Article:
selected compressors on the large Calgary orpus. We see that
the adaptive modification leads to better compression in only
four test files, while for the remaining fourteen, the standard
CTW algorithm is slightly better. Nevertheless, the difference
exceeds 1\% (1.07\%) only in the bib case. Despite the general
trend favouring the standard CTW approach, when compressing
the concatenation of the corpus, adaptive CTW gives an
improvement of nearly 1.3\%.
Results for the Canterbury Corpus in Table
\ref{table:canterbury-results} once again seems to generally
favour the standard CTW algorithm, though again only by small
amounts. One exception to this trend is the kennedy.xls file,
where adaptive CTW modifications allow the space savings to be
improved by over 8\%. For two compressors based on the same
principles this is a significant improvement.
The SFC test set results given in Table \ref{table:sfc-results}
show ACTW2 consistently outperforming standard CTW. Some of
these are quite significant increases, including an improvement
of over 2\% for AcroRd32.exe, 4\% for vcfiu.hlp and 10.5\% for
english.dic.
Once again, considering the close relation to the standard CTW
algorithm this is a very significant improvement in space
savings. English.dic is an alphabetically sorted word file. It
appears the adaptive modifications allow ACTW2 to better adapt
to the changing distribution of the text in the file. This
leads the ACTW2 to outperform bzip2 by around $5\%$ while the
standard CTW algorithm trailed bzip2 as much.
Again we see ACTW2 perform better when compressing the
concatenated test set. However as ACTW2 was generally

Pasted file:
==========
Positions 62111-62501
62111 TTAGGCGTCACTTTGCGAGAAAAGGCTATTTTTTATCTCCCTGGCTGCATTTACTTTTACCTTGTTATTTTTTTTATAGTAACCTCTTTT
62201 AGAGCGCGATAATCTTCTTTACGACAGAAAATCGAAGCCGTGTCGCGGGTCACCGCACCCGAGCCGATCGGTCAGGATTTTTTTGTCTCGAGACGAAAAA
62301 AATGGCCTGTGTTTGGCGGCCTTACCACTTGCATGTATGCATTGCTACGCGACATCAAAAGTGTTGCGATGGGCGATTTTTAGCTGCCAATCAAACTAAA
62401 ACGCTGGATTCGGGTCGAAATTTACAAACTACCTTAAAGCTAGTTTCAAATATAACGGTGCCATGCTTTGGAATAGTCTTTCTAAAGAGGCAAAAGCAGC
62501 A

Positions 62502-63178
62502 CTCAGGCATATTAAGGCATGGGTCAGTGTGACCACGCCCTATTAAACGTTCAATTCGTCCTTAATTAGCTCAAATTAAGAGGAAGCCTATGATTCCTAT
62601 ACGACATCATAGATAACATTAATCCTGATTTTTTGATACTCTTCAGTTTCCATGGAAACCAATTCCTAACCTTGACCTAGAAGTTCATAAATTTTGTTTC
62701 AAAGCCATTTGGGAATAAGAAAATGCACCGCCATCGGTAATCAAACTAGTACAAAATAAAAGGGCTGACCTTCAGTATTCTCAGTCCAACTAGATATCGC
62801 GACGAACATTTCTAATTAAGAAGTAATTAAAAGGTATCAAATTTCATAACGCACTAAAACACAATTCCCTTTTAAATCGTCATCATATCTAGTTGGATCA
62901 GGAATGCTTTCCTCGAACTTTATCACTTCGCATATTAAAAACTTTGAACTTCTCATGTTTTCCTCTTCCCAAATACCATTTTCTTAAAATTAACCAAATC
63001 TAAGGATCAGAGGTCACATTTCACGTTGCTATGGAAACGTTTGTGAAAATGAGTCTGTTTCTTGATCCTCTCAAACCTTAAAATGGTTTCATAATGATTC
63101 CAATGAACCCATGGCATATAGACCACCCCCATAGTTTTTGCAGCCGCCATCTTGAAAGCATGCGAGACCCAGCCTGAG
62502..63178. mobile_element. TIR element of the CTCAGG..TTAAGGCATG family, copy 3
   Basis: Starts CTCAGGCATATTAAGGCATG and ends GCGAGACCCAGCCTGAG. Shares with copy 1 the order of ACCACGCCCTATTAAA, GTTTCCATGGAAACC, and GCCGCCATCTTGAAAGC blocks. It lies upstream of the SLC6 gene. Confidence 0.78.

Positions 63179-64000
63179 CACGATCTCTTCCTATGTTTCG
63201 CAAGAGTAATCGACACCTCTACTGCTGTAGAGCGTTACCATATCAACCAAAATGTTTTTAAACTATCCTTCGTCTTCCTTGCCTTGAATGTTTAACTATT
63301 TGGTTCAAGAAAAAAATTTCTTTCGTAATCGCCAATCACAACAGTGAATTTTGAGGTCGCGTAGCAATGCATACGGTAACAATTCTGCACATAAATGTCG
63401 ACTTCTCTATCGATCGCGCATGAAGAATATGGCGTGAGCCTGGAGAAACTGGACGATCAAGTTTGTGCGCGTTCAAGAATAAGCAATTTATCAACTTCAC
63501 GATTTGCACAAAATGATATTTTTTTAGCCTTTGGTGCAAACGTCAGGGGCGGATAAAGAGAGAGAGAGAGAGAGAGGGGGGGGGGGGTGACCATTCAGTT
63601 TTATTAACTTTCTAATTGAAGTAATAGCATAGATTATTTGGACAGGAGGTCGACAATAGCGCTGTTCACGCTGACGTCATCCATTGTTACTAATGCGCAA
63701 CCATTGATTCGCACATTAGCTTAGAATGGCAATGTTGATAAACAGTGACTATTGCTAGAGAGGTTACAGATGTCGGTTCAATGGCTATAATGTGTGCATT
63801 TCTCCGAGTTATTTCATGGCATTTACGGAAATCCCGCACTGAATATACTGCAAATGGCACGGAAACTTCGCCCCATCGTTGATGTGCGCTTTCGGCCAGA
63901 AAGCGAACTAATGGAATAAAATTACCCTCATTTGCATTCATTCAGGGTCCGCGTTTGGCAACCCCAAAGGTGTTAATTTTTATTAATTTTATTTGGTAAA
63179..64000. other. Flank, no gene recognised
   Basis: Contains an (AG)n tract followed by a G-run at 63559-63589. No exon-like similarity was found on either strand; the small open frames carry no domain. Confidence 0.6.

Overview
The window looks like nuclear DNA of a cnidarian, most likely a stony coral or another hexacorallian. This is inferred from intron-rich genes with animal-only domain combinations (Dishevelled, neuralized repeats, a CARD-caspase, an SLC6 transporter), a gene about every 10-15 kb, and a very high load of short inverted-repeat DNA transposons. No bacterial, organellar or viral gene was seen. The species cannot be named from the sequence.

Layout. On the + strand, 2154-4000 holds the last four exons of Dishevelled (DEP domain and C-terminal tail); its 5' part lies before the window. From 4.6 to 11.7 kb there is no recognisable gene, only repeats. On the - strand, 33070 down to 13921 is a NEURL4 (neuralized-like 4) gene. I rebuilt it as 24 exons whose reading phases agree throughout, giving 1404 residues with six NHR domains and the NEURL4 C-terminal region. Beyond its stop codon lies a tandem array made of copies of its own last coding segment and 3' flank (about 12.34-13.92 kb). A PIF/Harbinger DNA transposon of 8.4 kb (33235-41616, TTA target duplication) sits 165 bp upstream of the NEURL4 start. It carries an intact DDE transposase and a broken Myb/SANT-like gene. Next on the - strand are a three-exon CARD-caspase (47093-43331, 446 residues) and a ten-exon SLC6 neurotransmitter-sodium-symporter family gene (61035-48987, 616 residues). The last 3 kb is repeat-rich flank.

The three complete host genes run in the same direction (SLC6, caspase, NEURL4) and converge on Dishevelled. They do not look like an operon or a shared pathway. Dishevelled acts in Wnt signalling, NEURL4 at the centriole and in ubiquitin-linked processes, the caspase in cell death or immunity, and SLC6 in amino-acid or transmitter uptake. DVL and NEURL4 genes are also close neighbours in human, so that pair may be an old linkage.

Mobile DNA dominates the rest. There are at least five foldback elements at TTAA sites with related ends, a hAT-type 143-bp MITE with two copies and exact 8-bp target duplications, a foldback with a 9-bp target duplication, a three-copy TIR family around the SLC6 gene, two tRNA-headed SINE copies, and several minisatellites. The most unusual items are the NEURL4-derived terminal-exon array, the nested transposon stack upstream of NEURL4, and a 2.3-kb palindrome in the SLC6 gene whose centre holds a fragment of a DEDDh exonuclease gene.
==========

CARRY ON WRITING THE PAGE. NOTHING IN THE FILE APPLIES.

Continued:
performing better on the individual files this is not as
indicative of how adaptation improves compression when using
varied sources. One other observation of interest here is how
ACTW2 is able to perform very closely to bzip2 for the
rafale.bmp file. Something similar was seen in the Calgary
corpus case, where ACTW2 gave better results than bzip2 for the
pic file, also a bitmap image. Consulting the index it can be
seen that this is not a special case of poor performance for
the bzip2 compressor, but instead seems to indicate some
property of the bitmap file format that makes it particularly
suited to CTW based compression.
In the Gauntlet benchmark results seen in Table
\ref{table:gauntlet-results} we once more see CTW outperforming
ACTW. While the margin between the two is quite small, CTW
gives better compression for every individual file in this test
set. However looking at the concatenated file results we see
ACTW2 giving around a 0.8\% improvement in space savings. As
this cannot be the result of better compression for any
individual file, it must indicate that the adaptive
modifications allow ACTW2 to better respond to changing input
distributions.
For the assorted file collection results given in Table
\ref{table:assorted-results} we see ACTW2 generally offering
better compression than standard CTW, including for all four
concatenated files tested here. Space saving increases of
around 3\% can be seen for both data1.xls and data2.xls. In
combination with the improvement of more than 8\% for
kennedy.xls in the Canterbury corpus this suggests there might
be something about the Microsoft Excel file format that makes
it well suited to ACTW2.
%%%%%%%%%%%%%%%%%%%%%%%%%%%%%%%%%%%%%%%%%%%%%%%%%%%%%%%%%%%%%%%
\section{Conclusion} \label{sec:conclusion}
%%%%%%%%%%%%%%%%%%%%%%%%%%%%%%%%%%%%%%%%%%%%%%%%%%%%%%%%%%%%%%%
We proposed the ACTW algorithm as an extension to the standard
CTW algorithm that puts greater weighting on more recent
observations. Four different versions of ACTW algorithms were
tested to determine the effects on prediction performance. The
performance of ACTW, especially partial context visit based
adaptive CTW with $ c = 0.1 $, $ \alpha = 0.33 $, was promising
with space saving improvements up to 10\% when compared to the
standard CTW algorithm. While the standard CTW was able to
outperform ACTW for a number of files, the difference in space
savings for these cases very rarely exceeded 1\%. For
concatenated files from varying sources, ACTW was seen to
outperform standard CTW for all tests performed, demonstrating
how the adaptive modifications to CTW allow better handling of
changing source distributions. This improved performance for
concatenated files was even observed when the standard CTW
algorithm provided better compression for each of the
individual files.
%%%%%%%%%%%%%%%%%%%%%%%%%%%%%%%%%%%%%%%%%%%%%%%%%%%%%%%%%%%%%%%
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%--------------------End-of-AdapCTW.tex-----------------------%